Trivia: Right hand running

hexagon789

Established Member
Joined
2 Sep 2016
Messages
8,922
Location
Glasgow
On the French thing, I thought that it was odd going to the South of France by train all TGV and the lines to Beziers all run on the left
Do all trains in France run on left. Any one know why?
Because they run on the left in Britain and France followed suit when building its railways. Many other European countries are left-hand running on their railways. There is an exception in France as outlined above.

In Alsace-Lorraine, when Germany invaded the region, it switched the existing railways to its own right-hand running, and instituted that for the lines it built there. When France regained the region, it didn't change it back but left it as right-hand running and this remains today, though much of the network is fully bi-directional across France anyway.
 
Sponsor Post - registered members do not see these adverts; click here to register, or click here to log in
R

RailUK Forums

Grecian 1998

Member
Joined
27 Oct 2019
Messages
62
Location
Bristol
I’m not entirely sure of the history of the line, but I understand that it was only Sherborne to Yeovil that was (for a short period) singled before the Down line was reinstated over that section? I’m not sure what the arrangements were in the meantime, but I’d always understood that the justification for the bi-directional signalling on the Up line was to allow at least Templecombe box to switch out. Happy to be put right though, of course!
Yes - according to the Southern Electric site, as stated here: http://extra.southernelectric.org.uk/features/historical-features/watexdieselops.html the plan was that the 2 hourly service would pass east of Salisbury, then on the move between Templecombe and Sherborne and then at Honiton station. However this proved so inflexible the section to Yeovil Junction was reinstated as it hadn't been removed. It's a very good article generally on the history of the line between the 1950s and the 1990s.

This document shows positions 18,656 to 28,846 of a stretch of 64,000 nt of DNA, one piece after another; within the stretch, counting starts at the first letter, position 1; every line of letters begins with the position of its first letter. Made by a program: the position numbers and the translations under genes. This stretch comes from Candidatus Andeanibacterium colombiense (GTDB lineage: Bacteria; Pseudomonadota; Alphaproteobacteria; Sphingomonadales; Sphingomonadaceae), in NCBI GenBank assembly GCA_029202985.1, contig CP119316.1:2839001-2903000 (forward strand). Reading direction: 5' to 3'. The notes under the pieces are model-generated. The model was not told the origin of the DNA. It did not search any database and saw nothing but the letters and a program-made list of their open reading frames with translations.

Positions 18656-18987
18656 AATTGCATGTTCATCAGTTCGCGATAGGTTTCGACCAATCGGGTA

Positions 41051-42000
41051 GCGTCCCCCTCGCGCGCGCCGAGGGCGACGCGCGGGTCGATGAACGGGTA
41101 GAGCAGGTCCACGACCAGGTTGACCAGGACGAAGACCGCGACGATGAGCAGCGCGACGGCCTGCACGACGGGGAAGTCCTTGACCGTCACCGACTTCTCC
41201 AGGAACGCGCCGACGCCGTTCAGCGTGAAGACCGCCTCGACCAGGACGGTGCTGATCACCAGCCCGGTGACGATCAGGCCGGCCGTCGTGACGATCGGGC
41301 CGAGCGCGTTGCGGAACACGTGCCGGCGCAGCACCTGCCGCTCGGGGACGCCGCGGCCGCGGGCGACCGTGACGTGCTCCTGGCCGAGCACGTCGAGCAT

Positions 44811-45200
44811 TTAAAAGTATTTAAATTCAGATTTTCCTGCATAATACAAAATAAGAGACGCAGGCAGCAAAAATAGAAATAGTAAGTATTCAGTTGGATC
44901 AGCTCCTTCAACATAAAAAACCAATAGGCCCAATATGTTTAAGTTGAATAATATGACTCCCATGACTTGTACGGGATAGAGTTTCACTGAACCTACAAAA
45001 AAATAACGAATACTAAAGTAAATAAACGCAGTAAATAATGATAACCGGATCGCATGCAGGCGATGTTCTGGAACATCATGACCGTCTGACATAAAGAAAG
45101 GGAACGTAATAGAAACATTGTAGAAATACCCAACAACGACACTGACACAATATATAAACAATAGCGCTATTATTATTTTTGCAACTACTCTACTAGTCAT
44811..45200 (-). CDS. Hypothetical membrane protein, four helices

On the French thing, I thought that it was odd going to the South of France by train all TGV and the lines to Beziers all run on the left
Do all trains in France run on left. Any one know why?
Put simply, our engineers built the first lines in France and so used the practice adopted by most lines of driving on the left. The exceptions being most of Alsace and Lorraine which were converted to RH running by the Germans between 1870 and 1914 and never reverted back. Several other European countries also drive trains on the left - Portugal, Switzerland, Belgium, Sweden and Italy. Austria used to drive trains in the east on the left but I'm not sure if it still does.

I think the EU did look at the viability of converting all mainland EU countries to RH running but decided that as rail traffic is sufficiently heavily regulated this is an expensive solution looking for a problem. Not as though influential member states France, Belgium or Italy would be in favour either. Virtually every country where there's a crossover from one system to another either uses flyovers to switch from one side to the other, or has a changeover station near the border e.g. Roosendaal in the Netherlands for trains from Belgium. It doesn't seem to cause any difficulties.
 

McRhu

Member
Joined
14 Oct 2015
Messages
52
Location
Lanark
FWIW The old Military Port No. 1 line (from Faslane Junction on the WHL Line) was right hand running when double track. Reason being, to get WW2 era drivers used to continental operations. Sadly closed in 1981 of course.
 

LNW-GW Joint

Veteran Member
Joined
22 Feb 2011
Messages
14,253
Location
Mold, Clwyd
On the French thing, I thought that it was odd going to the South of France by train all TGV and the lines to Beziers all run on the left
Do all trains in France run on left. Any one know why?
The first railways in France followed British practice (often using British engineers and contractors like Thomas Brassey who simply followed the GB pattern.
It was the much same in Belgium, Austria and Italy (where the first lines were built under Austrian rule) and Switzerland.
Even Leipzig-Dresden, Germany's first major line, was left hand until Germany standardised on right hand running.